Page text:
Stop Using Arithmetic Returns!


  • Arithmetic means ALWAYS overstate investment returns over time
  • Negative returns are actually fractions less than 1, not negative numbers
  • Avoiding drawdowns and reducing volatility can enhance your returns

Two people are each investing $10,000. Their returns over five years are detailed in the table below.

Year 1Year 2Year 3Year 4Year 5Average return
Investor A30%-25%-10%45%20%12%
Investor B15%-10%10%25%10%10%

Investor A makes great returns in 3 out of 5 years. Investor B never makes more than 25% in a given year, but has only one losing year of -10%. So who ends up with more money at the end of the five years?

Investor B! Have a look at the balance of their portfolio after each year.

End of Year 1Year 2Year 3Year 4Year 5CAGR
Investor A$13,000$9,750$8,775$12,723.75$15,268.508.83%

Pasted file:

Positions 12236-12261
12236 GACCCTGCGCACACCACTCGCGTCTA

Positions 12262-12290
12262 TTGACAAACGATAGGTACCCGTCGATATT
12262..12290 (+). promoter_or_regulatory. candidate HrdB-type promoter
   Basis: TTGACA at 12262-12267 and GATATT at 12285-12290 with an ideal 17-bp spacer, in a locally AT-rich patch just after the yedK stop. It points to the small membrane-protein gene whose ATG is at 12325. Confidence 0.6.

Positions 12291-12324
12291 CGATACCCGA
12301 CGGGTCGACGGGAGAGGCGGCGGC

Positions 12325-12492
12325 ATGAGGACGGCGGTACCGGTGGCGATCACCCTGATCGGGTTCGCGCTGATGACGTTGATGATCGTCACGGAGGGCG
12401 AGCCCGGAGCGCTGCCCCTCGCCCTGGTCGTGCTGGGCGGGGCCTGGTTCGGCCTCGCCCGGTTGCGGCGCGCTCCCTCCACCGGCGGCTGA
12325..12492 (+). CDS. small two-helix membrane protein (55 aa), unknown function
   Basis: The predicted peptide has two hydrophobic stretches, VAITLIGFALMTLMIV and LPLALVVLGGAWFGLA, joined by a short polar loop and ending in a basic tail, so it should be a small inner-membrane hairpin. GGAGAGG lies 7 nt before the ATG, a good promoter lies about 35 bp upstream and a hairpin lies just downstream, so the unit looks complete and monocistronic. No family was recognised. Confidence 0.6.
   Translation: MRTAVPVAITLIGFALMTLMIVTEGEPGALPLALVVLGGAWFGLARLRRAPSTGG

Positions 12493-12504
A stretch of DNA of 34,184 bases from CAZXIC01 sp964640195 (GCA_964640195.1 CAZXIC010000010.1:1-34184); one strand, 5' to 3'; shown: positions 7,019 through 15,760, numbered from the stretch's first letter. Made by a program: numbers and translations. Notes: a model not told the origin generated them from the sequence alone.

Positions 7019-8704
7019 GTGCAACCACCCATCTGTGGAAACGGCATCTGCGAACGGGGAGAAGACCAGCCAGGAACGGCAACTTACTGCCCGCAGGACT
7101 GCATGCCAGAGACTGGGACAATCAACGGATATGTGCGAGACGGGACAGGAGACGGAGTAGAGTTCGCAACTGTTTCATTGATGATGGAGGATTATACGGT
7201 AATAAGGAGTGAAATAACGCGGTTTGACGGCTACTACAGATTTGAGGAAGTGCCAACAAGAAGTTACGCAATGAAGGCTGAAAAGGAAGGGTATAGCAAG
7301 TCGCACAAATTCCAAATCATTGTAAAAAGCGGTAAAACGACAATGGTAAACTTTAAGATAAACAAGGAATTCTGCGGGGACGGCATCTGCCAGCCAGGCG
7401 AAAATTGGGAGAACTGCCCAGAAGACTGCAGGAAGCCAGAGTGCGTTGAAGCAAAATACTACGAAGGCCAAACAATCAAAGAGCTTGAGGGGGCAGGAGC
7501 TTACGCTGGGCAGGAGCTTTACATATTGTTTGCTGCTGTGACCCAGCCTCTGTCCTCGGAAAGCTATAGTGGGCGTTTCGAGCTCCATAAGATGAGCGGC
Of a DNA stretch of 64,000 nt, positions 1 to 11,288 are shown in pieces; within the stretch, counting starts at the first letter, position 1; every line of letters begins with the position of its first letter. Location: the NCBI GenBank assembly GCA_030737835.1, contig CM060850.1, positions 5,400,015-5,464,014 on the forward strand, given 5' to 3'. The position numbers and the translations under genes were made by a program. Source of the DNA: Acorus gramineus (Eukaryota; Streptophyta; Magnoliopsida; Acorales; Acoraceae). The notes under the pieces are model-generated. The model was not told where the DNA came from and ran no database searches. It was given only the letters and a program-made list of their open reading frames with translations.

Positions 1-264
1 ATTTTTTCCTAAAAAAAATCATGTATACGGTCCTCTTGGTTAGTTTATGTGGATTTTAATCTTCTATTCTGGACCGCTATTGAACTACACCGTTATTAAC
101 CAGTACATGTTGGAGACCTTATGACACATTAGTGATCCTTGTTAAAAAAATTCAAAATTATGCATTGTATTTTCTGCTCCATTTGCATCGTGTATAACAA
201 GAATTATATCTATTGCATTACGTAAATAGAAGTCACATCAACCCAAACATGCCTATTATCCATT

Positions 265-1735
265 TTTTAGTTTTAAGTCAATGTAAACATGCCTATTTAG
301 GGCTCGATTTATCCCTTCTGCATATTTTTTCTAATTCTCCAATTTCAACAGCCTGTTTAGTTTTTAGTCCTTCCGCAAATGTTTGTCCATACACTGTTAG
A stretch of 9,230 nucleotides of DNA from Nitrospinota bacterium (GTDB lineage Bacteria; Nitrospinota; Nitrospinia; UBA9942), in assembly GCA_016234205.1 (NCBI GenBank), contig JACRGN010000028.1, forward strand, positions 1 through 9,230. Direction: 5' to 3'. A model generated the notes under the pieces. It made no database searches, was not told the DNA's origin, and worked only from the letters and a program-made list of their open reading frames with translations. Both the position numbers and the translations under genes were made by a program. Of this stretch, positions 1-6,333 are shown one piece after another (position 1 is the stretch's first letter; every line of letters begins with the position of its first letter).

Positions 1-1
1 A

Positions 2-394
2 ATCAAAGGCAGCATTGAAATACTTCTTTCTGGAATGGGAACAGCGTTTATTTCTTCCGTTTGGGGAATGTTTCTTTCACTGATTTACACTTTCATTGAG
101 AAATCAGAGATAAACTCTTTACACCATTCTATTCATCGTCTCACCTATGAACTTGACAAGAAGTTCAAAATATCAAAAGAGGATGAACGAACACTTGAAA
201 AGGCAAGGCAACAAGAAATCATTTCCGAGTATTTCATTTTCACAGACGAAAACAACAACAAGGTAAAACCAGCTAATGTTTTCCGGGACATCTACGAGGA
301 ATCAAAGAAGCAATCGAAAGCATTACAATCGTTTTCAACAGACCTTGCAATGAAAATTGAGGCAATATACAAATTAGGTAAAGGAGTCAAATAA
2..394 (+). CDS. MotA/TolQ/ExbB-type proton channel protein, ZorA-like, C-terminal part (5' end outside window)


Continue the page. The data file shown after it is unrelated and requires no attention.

Investor B$11,500$10,350$11,385$14,231.25$15,654.379.38%

Investor B finishes with more money despite having a lower average return and trailing Investor A in 60% of years.

Taking the average of returns, often referred to as the arithmetic mean, always overstates the true performance of a portfolio. Addition gives equal weight to positive and negative numbers, meaning a 50% loss is canceled out by a 50% gain.

With a function like compound returns, the results of each year multiply together. And remember, we are multiplying fractions/decimals rather than positive or negative numbers. A 25% drawdown is the equivalent of multiplying your principal by 3/4. To cancel fractions (and get back to even on our investment), we need to multiply by the inverse of that fraction, in this case 4/3. That means earning 33% on our investment!

The rules of multiplying fractions gives a drawdown more weight than an equal advance in percentage terms. As investors, we would be wise to think in terms of multiplication rather than addition.

Thanks for reading! Comment below if you have anything to add!

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